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Eurotunnel plans to improve security

Eurotunnel has announced plans to improve the level of manned security at its French terminal in a bid to tackle the predicted rise in the number of people putting their lives at risk by trying to stow away on trains bound for the UK.

The move came after the company's financial results revealed that the number of freight trains using the Eurotunnel had dropped by one-third. Jacques Gounon, chief executive of Eurotunnel, also announced that since June this year, an extra 1,000 people each month had arrived in Calais.

The drop in freight trains was due to migrants attempting to get on trains near the terminal - thousands of whom are fleeing war in the Middle East and east Africa, and living in shocking conditions on the outskirts of Calais.

He said: "We had a manageable situation until June and then the number of migrants in Calais increased incredibly every month. Now officials recognise that there are as many as 6,000, and it could well increase."

In the third quarter of this year, Eurotunnel's overall business revenue showed a three per cent year-on-year increase, at €334.4 million (£240m) - a strong marker of company growth despite encountering difficult circumstances.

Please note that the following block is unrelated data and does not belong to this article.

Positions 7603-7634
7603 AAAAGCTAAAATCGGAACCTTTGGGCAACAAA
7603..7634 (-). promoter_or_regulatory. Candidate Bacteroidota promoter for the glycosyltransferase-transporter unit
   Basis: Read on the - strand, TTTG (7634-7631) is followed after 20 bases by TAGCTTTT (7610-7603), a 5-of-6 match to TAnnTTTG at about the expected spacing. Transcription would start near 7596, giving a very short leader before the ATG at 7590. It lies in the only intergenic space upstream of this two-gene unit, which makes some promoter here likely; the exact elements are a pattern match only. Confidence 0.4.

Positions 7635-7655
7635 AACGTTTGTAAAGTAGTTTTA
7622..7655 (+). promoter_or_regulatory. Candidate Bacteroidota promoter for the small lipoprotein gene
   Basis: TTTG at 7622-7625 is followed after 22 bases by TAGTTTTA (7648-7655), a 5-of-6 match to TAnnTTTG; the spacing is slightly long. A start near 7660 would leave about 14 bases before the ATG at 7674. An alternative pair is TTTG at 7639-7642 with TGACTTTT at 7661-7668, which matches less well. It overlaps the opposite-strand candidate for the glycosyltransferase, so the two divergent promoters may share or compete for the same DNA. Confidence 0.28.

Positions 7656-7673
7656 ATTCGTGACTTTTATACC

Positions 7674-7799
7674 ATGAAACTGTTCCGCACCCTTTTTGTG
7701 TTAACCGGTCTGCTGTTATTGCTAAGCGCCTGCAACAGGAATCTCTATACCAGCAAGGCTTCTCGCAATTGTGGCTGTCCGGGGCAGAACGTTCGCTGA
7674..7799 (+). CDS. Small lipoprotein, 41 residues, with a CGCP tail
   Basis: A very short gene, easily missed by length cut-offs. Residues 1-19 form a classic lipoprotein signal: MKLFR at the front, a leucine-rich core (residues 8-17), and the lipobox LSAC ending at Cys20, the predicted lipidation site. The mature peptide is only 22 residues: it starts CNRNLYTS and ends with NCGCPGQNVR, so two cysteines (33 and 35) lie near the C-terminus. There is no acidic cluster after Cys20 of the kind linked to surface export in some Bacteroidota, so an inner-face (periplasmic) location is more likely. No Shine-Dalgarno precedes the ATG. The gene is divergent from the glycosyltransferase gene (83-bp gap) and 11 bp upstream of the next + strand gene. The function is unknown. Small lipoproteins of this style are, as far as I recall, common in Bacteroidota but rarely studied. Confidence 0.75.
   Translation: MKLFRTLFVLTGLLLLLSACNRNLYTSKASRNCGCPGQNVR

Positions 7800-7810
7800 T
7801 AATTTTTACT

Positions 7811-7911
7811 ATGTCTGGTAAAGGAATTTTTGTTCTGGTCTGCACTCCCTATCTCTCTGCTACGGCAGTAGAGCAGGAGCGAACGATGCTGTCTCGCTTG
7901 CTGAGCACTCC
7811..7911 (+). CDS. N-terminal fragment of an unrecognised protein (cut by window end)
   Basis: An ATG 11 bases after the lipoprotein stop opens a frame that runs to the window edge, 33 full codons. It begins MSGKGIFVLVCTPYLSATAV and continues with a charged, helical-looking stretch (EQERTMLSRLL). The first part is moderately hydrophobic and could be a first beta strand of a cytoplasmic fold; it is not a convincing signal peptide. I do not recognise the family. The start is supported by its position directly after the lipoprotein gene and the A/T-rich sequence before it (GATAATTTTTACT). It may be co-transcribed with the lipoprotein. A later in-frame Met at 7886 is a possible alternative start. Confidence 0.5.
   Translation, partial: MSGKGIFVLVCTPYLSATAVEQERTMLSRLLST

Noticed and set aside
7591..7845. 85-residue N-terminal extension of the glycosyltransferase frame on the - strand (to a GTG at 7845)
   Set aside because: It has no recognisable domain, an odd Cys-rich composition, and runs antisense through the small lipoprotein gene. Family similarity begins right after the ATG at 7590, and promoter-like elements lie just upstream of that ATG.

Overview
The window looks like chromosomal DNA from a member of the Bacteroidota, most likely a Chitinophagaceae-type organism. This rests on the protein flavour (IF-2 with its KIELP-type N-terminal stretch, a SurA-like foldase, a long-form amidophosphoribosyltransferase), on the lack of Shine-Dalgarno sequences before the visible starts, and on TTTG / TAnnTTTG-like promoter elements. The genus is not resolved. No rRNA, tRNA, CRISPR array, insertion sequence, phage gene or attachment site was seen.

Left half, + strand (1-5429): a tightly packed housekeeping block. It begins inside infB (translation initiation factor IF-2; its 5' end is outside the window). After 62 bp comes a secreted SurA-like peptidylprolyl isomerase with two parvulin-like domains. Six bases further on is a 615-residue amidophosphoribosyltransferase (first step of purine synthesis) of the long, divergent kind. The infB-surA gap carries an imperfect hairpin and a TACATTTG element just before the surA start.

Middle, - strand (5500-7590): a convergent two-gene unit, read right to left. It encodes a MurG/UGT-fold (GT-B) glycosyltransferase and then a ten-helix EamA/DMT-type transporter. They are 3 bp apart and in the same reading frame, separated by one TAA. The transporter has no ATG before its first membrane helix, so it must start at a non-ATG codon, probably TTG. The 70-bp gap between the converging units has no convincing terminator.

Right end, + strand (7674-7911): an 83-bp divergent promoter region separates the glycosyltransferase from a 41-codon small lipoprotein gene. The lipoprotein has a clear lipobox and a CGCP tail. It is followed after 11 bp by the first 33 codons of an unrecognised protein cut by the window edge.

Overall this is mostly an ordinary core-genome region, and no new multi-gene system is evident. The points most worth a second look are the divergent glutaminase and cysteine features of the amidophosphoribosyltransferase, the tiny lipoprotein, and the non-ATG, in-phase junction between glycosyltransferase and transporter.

Security has been stepped up at the terminal, with 18 miles of fencing set to be completed later this month, and the UK and French governments providing funding for hundreds of extra security staff and police.

Earlier this year, security around the French ferry port was improved. This led to an increase in people hiding in lorries that were queuing to get into the Eurotunnel terminal a few miles outside Calais, or jumping directly onto moving trains, in a bid to get to the UK.

Mr Gounon believes that the addition of fencing and manned security around the terminal is a "significant step". The new plan will ensure that Eurotunnel staff are better prepared for the anticipated influx of migrants around the port of Calais and going to the tunnel.

Since June, almost 16 people have died trying to get to the UK, while hundreds more have been injured. "It is very sad and each time it creates a significant emotion within our staff," Mr Gounon added.

"People do not understand the risks they are taking when they run on tracks."

Eurotunnel's proposition is hoped to prevent people from putting themselves at risk. The company will also distribute leaflets to warn migrants about the dangers of trying to get to the UK via the tunnel.

Posted by Julie Tucker

Image courtesy of iStock

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